The empirical association between schooling and economic success is one of the most secure findings in the social sciences. With rare exceptions, across societies and historical periods those with more schooling or particular types of schooling have held significant material advantages over those with less schooling. While not perfect, the empirical associations between schooling and economic success are high, persistent, and according to many accounts, increasing. Schooling in many societies is now generally regarded as the key to both individual and collective social mobility.
Educational attainment is consistently associated with virtually every standard measure of socioeconomic success. For example, in the United States only a little more than three out of five individuals who have not completed high school are in the labor force. This number rises steadily as educational attainment rises, with nearly nine out of ten college graduates participating in the labor force. Similarly, as educational attainment goes up, unemployment rates unambiguously go down. This does not mean that providing high school dropouts with diplo mas will suddenly provide adequate opportunities for them, but it does mean that when jobs are scarce, the least educated have the least access to them.
The relationship between education and socioeconomic success goes beyond whether or not people are working, to the types of work they do and the rewards associated with that work. Level of schooling is consistently and strongly related to occupational status, worker autonomy, earnings, employment stability, access to learning opportunities at work, and job benefits.
The good life afforded by schooling is not equally accessible to everyone. For example, at all levels of education, African Americans and Hispanics are more likely to be unemployed than are whites. The difference is especially great for African Americans. Further, women earn less than men at all levels of schooling.
Precisely why schooling is such a consistent predictor of economic success is less certain. Human capital theory (Becker 1964; Mincer 1989) maintains that schooling provides marketable skills and abilities relevant to job performance. This makes the more schooled more valuable to employers, thus raising their incomes and their opportunities for securing jobs. In this view, employers act rationally by selecting on educational credentials (although this need not be the only hiring criterion) because schooling has prepared the more educated to be better workers. Similarly, job seekers (in their prior role as students) act rationally by investing in their own human capital.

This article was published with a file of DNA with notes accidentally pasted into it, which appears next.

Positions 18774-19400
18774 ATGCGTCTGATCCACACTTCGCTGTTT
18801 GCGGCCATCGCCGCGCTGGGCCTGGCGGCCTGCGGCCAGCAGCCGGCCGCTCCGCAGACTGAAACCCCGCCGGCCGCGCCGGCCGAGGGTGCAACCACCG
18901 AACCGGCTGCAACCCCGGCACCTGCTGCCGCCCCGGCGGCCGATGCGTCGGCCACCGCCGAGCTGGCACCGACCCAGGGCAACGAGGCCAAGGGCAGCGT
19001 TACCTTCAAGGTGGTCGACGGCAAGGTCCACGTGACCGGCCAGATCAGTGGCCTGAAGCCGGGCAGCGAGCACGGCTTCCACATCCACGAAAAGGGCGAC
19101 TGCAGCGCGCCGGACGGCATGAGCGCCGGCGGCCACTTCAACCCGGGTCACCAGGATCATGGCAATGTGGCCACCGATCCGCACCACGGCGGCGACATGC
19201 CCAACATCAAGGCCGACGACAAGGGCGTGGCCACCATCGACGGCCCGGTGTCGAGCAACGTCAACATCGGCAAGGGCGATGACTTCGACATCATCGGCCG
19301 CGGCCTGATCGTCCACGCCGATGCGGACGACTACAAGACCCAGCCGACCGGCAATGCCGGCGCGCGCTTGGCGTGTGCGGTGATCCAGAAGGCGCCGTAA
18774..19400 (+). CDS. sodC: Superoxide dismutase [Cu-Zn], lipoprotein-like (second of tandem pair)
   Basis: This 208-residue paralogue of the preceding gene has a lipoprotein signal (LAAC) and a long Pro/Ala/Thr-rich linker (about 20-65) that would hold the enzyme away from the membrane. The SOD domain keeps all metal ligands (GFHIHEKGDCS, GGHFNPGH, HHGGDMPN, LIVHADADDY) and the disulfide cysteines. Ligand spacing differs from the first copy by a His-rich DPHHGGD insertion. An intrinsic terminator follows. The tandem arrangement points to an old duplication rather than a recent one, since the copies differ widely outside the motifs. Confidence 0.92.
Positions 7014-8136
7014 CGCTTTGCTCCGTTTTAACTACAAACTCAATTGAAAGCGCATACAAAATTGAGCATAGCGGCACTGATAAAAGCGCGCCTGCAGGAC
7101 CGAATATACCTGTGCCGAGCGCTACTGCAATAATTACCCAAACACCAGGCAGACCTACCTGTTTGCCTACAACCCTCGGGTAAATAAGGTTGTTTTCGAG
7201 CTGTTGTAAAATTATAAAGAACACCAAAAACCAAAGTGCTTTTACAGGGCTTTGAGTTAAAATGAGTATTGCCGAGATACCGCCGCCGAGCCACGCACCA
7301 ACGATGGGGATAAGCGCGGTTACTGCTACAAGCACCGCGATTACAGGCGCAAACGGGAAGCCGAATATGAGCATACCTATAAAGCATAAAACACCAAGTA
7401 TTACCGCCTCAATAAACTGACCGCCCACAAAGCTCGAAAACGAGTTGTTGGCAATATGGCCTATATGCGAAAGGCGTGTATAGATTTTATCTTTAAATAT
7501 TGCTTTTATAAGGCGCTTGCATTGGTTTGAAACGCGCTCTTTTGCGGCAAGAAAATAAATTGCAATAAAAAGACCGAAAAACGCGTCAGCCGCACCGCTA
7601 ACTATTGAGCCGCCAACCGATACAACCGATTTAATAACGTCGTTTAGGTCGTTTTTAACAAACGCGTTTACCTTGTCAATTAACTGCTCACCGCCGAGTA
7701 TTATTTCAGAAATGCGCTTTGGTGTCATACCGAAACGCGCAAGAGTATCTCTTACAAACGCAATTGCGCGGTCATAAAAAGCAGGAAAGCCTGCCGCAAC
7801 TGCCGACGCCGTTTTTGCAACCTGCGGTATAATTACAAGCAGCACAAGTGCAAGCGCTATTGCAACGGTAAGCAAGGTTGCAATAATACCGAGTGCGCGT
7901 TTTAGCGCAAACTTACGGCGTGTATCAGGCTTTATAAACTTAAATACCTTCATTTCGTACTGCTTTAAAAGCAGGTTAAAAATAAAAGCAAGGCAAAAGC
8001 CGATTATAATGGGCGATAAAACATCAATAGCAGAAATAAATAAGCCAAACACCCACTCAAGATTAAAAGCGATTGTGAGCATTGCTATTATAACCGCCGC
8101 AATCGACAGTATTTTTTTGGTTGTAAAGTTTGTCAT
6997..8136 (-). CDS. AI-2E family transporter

Credentialism offers a different vision of the association between education and work (Berg 1971; Collins 1979). This view holds that educational credentials are little more than arbitrary and exclusionary means of preserving socioeconomic advantage across generations and socio economic groups. Rather than indicating job skills, credentials are the ways in which gate keepers restrict access to privileged positions. By using such putatively objective indicators of merit as educational credentials, elite classes can reproduce themselves in what appears to be a fair and equitable manner (Bourdieu & Passeron 1974).
Credentialism can refer to two very different processes that may or may not be directly related. For some, credentialism describes credential inflation. This position describes a system of job assignment in which employers demand more and more education for the same work. As evidence, analysts point to a rate of expansion in educational enrollments that is much more rapid than technologically induced growth in the demand for skills. Of course, economies can and do experience skill shortages and skill surpluses at the same time. Credential inflation may well operate in some sectors and not in others.
A second way to think about credentialism is as ”sheepskin effects.” These are usually defined as disproportionate increases in returns to schooling after the completion of a year that usually is associated with a degree (Park 1999: 238). In other words, people are economically rewarded simply for holding a given degree. (One could as easily say that they are economically penalized for not completing a degree.) The difference in earnings between, for example, someone with four years of postsecondary education but no degree and someone with the degree (the sheepskin) is in effect the ”rent” one collects for being credentialed.